Posted by David
This past Sunday I attended a fundraiser in the West Village, just south of Washington Square Park.
The event was called Teddy Cares and is hosted and driven by Ruby Rims. Ruby is a drag queen, by the way, for those of you readers in Topeka.
Teddy Cares raises money for the Actors Fund AIDS Program. The event also supports Judson Memorial Church, where the performances were held. Judson is also deeply involved with the community and provides life-saving programs to any and all who need them.
I was there because of Ruby. I was first exposed - I don't think there is a better word for it - to Ruby when I was a regular at Eighty Eights, a long lamented piano bar that I have spoken of previously. Ruby was part of the inner circle at Eighty Eights that welcomed me almost immediately from the first night I happened upon the place. I, too, became a regular and in the years following the bar's demise, annual events such as this became the primary time we saw each other. [More, with pics and video, after the jump.]
In any case, Teddy Cares had its final show on the 20th and I showed up that evening with bear in hand, adding it to the mind-bogglingly extensive display of ursine cuddliness that manifested at the front of the space.
The bears go to children both in AIDS wards and those suffering from other life-threatening illnesses.
The evening's entertainment was a line-up of various cabaret performers from days past and present including:
Gentry Leland Claussen,
Joseph 'GO' Mahan,
and of course, Ruby.
Accompaniment and musical direction was provided by John McMahon.
If most or none of these names are familiar to you, well, you just don't know what you've missed.
Many of my good friends were there and, as always, it was a blast to see them again.
Many of us (well, all of us really) have grown older, grayer. We've soldiered on alone, or found partners or even created families.
Some of us have had rather eventful times in our recent days.
Still, the evening was as much a celebration of Ruby's indomitable spirit as it was of the season and of the many performers who made the night so special. Most pervasive was a feeling of gratitude, from both the audience and the performers, that we had this opportunity to be together and to share some of the music that we love - the music of the cabaret performer. Not just show tunes, but mostly songs written by and for those singers who arm themselves only with a microphone, a little patter, and their souls.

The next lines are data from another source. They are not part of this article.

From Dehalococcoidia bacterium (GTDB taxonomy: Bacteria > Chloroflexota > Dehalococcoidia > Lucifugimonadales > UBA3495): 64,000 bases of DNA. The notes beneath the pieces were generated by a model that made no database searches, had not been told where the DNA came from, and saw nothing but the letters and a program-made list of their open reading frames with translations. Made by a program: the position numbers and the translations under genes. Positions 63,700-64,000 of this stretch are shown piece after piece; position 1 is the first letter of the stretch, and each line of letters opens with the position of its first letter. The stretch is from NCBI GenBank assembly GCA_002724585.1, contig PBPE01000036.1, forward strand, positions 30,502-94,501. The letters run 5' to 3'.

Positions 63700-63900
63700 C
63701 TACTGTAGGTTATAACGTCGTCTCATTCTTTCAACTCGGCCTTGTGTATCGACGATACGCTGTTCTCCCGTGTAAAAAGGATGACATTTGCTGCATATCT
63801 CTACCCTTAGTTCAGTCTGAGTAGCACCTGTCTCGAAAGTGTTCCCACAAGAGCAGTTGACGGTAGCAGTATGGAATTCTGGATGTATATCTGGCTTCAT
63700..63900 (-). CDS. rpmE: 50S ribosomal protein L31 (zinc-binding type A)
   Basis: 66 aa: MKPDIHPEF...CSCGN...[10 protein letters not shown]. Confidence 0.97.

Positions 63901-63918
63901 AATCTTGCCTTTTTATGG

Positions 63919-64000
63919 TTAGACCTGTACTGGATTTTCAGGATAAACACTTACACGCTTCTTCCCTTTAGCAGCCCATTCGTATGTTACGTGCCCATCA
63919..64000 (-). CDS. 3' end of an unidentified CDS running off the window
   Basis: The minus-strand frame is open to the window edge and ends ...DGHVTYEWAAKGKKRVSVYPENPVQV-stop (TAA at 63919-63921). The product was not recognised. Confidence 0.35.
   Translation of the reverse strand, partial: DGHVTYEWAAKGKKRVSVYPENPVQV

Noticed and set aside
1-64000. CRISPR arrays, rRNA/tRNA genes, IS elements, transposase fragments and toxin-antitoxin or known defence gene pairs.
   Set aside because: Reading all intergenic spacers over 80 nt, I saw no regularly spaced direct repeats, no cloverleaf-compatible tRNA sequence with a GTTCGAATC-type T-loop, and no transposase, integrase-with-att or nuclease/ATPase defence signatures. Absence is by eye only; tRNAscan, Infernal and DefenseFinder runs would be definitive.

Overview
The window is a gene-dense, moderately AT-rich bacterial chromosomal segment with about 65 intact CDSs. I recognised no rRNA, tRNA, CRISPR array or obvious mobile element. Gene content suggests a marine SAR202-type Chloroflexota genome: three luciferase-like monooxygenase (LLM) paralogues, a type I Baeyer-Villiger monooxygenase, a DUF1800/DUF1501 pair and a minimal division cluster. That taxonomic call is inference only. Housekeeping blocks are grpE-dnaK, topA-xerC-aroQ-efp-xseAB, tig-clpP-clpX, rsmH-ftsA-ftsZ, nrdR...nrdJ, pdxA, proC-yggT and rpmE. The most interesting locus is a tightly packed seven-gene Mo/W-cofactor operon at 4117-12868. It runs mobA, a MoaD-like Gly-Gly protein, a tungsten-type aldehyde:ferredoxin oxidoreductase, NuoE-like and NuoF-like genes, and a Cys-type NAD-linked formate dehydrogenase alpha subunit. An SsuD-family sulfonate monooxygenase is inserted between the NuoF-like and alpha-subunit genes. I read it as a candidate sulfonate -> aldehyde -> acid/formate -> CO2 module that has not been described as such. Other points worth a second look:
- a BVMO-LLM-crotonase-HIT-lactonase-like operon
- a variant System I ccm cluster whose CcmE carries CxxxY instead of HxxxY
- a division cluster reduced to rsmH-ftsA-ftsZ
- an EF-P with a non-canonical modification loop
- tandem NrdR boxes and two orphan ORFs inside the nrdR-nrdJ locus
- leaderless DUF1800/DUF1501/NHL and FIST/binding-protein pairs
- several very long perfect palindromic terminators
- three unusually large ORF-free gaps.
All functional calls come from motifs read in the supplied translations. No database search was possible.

These are songs about love and loss, about heartache and romance, about loneliness, despair and the triumph over them.
I have often read about the lifers who go to the circuit parties and find themselves, in the wee hours of the morning, weeping as some classic disco song begins to play, reminding them of times past and friends long gone.
The songs from this past Sunday are our "morning music." The songs of our late night revels and of times past and likely not to return, and those who have gone with them. And we, too, weep as we hear these songs, not played out with a booming percussion, base line and strings, but with a lone piano and a voice, maybe beginning to crack with age but still full of life and love.
One of those songs is the title of this post, taken from a show of the same name but also a song that stands on its own. It is a song that definitely has resonance for me. I could only find a few versions of it online and the best is performed by a young woman who possibly has no conception of what it all really means. Yet it is wonderful to see someone born long after the events in the song unfolded, taking up its mantle.
The year dims and the voices fade, but new ones come and take their place. The singer may go, but the song remains.